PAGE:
Your dog’s big, smart ears can be an avenue for health problems. Once you’re in the habit of a proper schedule and method for dog ear cleaning, your dog will be safer, and feel better too.
Why is Dog Ear Cleaning Important?
There’s a lot of room in a dog’s ear canal for things that shouldn’t be there. Pollen and other allergens, dust and mites – your dog’s ears fight these things to an extent, but they must be removed. Your dog’s inner ear has oils and waxes that trap foreign objects, but without regular cleaning, it all builds up and can become harmful.
Once a dog’s ears are infected, the infection can travel anywhere in the body through the blood. Dogs can lose their hearing from a bad ear infection, or it could even lead to a problem in a completely different part of the body, like arthritis. Dog ear cleanings on a regular basis can prevent all that.
Dog Ear Cleaning – A “How To” Guide
First, I’ll start with the don’ts. Don’t use cotton swabs to clean a dog’s ear canal – you can’t guarantee they’ll keep their head still, and it’s all too easy to do damage. Only your veterinarian should ever use a swab for dog ear cleaning.
As a rule when cleaning a dog’s ears: If you can’t see it, you shouldn’t try to touch it with anything.
Avoid using alcohol to clean your dog’s ears – if there’s any skin problem, even a mild one, alcohol will burn. Instead, try a commercial cleaner made for dog ears that evaporates quickly without using an alcohol base.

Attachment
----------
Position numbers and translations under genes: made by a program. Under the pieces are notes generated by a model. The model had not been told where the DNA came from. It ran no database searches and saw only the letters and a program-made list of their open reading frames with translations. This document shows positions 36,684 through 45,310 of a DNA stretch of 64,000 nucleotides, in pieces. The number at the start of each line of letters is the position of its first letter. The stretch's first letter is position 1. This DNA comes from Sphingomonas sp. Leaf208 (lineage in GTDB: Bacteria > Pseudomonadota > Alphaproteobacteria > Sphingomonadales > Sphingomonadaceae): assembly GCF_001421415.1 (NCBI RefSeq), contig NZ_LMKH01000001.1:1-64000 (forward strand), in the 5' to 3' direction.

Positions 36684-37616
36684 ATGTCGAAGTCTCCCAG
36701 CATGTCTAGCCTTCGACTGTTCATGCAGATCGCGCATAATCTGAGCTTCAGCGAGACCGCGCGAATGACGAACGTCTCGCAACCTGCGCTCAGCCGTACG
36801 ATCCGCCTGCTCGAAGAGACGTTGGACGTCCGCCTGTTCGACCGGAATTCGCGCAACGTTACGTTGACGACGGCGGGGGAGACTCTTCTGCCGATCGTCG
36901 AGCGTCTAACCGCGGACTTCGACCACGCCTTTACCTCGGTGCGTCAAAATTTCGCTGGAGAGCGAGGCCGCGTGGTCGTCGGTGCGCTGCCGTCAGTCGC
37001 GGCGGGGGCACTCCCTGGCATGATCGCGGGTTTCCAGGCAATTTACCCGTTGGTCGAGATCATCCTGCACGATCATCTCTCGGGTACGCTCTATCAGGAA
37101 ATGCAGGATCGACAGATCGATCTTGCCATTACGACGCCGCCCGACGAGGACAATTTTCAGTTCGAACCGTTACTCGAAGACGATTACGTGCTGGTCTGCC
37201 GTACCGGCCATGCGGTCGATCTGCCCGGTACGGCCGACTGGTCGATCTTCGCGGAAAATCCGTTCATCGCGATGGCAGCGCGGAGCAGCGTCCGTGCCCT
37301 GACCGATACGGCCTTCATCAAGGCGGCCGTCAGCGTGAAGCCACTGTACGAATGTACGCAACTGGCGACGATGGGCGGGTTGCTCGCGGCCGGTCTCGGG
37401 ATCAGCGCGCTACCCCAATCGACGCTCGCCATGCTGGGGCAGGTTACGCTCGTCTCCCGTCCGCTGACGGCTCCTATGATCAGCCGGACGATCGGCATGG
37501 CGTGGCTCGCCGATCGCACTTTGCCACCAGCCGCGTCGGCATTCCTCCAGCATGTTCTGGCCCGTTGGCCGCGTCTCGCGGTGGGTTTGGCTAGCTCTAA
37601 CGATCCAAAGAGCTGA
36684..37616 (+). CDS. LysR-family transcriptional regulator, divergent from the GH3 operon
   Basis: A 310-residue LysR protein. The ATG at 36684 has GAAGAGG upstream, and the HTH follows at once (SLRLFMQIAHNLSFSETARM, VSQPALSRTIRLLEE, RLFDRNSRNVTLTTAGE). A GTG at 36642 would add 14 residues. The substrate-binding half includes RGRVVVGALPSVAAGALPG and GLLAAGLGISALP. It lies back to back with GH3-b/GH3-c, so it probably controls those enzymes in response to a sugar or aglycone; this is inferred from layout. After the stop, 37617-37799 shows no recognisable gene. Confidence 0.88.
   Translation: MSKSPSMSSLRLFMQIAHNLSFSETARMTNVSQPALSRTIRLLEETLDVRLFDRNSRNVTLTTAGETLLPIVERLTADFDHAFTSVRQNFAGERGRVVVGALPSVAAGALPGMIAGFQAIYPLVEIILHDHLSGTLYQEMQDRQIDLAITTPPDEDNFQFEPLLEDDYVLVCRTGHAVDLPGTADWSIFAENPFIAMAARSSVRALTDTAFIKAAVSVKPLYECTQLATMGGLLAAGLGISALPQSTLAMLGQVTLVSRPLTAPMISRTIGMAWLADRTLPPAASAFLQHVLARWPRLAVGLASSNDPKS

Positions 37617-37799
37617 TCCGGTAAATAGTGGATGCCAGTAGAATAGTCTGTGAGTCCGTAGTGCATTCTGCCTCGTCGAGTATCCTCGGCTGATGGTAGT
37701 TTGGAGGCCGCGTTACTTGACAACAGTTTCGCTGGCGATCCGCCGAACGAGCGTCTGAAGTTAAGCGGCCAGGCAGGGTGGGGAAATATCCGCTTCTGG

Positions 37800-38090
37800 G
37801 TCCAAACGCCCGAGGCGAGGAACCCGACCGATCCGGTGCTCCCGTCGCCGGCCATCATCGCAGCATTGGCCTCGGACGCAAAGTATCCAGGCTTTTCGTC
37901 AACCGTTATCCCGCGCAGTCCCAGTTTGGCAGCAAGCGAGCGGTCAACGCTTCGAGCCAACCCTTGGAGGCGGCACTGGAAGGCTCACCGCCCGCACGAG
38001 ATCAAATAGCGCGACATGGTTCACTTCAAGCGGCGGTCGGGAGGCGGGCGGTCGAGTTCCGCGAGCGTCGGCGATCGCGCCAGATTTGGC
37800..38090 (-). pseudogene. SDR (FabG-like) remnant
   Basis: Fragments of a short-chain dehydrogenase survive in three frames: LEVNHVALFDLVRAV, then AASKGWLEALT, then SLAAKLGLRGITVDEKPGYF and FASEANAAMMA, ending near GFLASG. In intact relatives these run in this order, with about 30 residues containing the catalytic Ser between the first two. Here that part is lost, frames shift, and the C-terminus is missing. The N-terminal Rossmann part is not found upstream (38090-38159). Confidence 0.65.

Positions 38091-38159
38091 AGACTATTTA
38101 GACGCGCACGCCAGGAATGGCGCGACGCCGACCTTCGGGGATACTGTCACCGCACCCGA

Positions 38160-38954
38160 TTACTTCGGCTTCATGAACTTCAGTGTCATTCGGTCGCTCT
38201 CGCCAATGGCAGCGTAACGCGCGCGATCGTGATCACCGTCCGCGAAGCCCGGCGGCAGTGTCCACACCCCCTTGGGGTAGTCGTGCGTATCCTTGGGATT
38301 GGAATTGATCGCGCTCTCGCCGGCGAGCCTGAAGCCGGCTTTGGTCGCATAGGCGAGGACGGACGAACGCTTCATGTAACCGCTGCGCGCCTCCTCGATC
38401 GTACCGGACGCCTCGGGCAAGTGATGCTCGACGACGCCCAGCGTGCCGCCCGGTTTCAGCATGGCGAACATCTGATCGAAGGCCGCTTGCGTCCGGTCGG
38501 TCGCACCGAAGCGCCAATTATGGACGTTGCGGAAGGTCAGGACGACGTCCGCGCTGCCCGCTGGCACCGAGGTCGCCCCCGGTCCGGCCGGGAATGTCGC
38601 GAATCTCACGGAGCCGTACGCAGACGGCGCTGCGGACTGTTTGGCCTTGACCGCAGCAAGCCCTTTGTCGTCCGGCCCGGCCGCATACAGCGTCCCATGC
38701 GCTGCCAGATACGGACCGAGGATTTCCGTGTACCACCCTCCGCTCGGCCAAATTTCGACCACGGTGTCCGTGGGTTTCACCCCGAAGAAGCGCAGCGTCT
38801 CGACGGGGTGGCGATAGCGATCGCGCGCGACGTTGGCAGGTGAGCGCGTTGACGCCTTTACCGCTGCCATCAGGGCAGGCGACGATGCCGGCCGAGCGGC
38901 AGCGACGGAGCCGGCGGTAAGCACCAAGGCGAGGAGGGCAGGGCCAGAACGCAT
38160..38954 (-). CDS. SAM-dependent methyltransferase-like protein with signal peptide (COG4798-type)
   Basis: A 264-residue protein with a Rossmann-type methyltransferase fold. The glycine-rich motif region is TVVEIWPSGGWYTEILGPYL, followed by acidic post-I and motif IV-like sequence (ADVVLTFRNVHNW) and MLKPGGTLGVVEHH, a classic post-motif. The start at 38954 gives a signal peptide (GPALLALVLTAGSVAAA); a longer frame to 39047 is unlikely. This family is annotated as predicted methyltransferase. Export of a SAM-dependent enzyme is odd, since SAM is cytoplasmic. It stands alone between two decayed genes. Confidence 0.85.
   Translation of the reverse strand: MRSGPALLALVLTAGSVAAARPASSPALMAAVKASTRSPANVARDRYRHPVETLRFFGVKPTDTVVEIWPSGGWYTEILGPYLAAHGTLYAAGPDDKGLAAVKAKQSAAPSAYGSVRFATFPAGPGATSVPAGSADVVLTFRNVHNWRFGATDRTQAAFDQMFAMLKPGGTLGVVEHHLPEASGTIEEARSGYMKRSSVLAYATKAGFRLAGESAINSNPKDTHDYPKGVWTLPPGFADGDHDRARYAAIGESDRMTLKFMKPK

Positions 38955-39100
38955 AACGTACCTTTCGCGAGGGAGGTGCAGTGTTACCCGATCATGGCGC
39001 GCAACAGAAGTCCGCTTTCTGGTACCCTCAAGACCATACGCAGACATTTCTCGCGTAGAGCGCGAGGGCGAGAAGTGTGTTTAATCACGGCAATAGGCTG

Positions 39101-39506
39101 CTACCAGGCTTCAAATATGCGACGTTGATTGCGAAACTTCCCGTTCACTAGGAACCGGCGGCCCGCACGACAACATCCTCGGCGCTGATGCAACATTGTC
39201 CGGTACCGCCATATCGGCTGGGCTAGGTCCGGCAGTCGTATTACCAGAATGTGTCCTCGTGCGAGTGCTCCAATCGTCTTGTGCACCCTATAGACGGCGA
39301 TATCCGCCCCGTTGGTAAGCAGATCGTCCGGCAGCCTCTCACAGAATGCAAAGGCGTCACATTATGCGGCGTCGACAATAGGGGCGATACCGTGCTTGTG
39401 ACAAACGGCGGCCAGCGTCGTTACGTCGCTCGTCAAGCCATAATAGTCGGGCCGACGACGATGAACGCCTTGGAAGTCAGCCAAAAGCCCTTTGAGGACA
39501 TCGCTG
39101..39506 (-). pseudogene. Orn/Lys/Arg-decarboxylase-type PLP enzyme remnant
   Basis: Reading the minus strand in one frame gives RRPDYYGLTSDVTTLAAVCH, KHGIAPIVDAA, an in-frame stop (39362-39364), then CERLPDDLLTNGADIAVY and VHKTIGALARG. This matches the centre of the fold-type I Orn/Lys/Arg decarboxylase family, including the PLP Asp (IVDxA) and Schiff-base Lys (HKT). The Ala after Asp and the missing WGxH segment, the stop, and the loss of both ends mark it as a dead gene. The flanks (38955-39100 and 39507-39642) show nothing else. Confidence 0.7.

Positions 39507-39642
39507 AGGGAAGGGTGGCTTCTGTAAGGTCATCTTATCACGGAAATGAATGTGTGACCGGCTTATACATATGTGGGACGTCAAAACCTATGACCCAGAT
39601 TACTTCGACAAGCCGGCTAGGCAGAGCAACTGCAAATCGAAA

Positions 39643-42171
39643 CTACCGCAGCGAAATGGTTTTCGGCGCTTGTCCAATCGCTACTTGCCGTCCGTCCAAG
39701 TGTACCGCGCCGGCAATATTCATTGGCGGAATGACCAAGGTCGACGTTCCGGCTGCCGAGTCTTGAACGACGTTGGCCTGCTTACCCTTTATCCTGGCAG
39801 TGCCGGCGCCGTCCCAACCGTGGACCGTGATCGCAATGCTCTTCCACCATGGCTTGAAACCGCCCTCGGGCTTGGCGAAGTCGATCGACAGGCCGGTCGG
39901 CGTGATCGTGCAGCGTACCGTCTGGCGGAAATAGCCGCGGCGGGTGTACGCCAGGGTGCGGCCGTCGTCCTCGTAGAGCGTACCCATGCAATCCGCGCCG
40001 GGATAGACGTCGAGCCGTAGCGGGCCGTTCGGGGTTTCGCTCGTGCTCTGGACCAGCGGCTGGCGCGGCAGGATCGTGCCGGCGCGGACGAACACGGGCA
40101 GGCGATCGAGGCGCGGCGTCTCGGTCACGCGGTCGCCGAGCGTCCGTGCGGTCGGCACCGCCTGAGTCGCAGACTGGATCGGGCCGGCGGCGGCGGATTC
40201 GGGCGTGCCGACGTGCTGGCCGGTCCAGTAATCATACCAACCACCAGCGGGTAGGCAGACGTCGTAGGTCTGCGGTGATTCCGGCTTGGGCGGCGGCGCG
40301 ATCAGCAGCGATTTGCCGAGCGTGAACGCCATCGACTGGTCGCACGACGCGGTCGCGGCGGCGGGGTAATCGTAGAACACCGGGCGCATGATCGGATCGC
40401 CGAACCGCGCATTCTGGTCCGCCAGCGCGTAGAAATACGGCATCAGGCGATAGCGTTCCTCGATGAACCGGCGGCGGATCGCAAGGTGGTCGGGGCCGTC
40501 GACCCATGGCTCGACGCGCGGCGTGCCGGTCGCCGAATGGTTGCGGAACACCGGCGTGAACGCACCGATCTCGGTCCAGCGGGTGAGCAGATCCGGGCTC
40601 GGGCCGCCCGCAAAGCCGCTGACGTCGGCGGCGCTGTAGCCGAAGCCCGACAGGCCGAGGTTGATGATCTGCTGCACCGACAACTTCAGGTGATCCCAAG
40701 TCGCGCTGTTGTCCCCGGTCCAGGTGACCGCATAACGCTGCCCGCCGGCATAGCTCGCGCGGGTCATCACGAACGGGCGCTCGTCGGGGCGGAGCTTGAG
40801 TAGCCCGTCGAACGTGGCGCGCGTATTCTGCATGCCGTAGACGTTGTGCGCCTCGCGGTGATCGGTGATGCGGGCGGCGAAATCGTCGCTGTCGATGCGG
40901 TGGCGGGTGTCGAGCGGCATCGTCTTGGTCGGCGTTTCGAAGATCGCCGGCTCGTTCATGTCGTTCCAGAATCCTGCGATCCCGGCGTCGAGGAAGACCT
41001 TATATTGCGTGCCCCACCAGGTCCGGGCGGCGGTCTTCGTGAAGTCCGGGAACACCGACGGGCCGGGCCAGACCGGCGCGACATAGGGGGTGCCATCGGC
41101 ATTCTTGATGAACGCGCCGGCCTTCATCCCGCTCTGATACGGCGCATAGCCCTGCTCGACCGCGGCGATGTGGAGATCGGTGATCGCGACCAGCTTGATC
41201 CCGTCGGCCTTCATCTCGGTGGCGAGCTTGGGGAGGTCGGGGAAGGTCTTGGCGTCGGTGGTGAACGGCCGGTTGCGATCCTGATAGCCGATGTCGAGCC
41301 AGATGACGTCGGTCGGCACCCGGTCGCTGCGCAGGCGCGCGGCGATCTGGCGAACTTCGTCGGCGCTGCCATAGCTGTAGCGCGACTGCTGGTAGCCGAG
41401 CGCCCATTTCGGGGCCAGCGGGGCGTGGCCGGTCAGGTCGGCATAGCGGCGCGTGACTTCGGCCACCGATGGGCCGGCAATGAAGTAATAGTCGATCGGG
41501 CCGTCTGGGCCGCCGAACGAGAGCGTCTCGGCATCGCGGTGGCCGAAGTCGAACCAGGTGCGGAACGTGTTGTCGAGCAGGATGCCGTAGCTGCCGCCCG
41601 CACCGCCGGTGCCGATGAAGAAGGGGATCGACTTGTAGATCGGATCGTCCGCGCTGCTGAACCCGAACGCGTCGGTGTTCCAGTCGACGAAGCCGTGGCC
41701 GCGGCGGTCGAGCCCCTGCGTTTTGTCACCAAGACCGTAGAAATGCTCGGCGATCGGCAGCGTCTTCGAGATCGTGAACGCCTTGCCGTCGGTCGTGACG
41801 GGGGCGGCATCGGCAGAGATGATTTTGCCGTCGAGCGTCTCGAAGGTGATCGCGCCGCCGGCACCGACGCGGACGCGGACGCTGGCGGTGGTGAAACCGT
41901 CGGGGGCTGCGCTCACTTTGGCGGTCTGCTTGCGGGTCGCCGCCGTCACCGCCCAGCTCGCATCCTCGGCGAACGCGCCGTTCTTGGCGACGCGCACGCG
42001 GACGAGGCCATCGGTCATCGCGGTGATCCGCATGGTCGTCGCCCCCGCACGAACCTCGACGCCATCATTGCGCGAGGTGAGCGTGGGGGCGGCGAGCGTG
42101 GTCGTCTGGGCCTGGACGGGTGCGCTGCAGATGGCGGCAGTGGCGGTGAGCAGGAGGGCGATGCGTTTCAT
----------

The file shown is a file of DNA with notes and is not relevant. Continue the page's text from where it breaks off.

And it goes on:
Dog Ear Cleaning – Step By Step Instructions
Get your cleaner into a squirt bottle, get some cotton balls or makeup remover pads, and a towel.
- If you need help keeping your dog in place, have that help ready.
- Shoot a small squirt of dog ear cleaner into one ear.
- Pinch the ear shut to keep the cleaner in.
- Massage the ear’s base to churn the cleaner.
- After a few seconds, hold the towel up to cover yourself and let go of the ear. The towel will catch debris as your dog shakes out the cleaner. Let your dog shake his head for a couple of minutes, but keep him in place.
- Use cotton balls, paper towels or makeup removers to clean the debris and dirt you can see. Continue until the ear is dry and clean.
- Repeat with the other ear.
Dog Ear Cleaning – Safety!
Never push a cotton swab, your finger, or any other object further into a dog’s ear than you can see.
Dog Ear Cleaning Schedule
You should clean your dog’s ears about once a week on average. You should do it twice a week for all the following: Bigger dogs, dogs whose ears tend to rest down, dogs who swim, and dogs who spend a lot of time outdoors.
Other Dog Ear Cleaning Notes
Down-eared dogs and dogs with a history of ear infection may have their ear hairs plucked to make cleaning easier. Always pluck, never use scissors or any cutting tool to remove dog ear hair.
Aside from visual inspections of your dog’s ears, pay attention to the smell. Dogs ears have different odors for different ear problems. If you notice a nasty smell during a dog ear cleaning, read about ear problems or call your vet.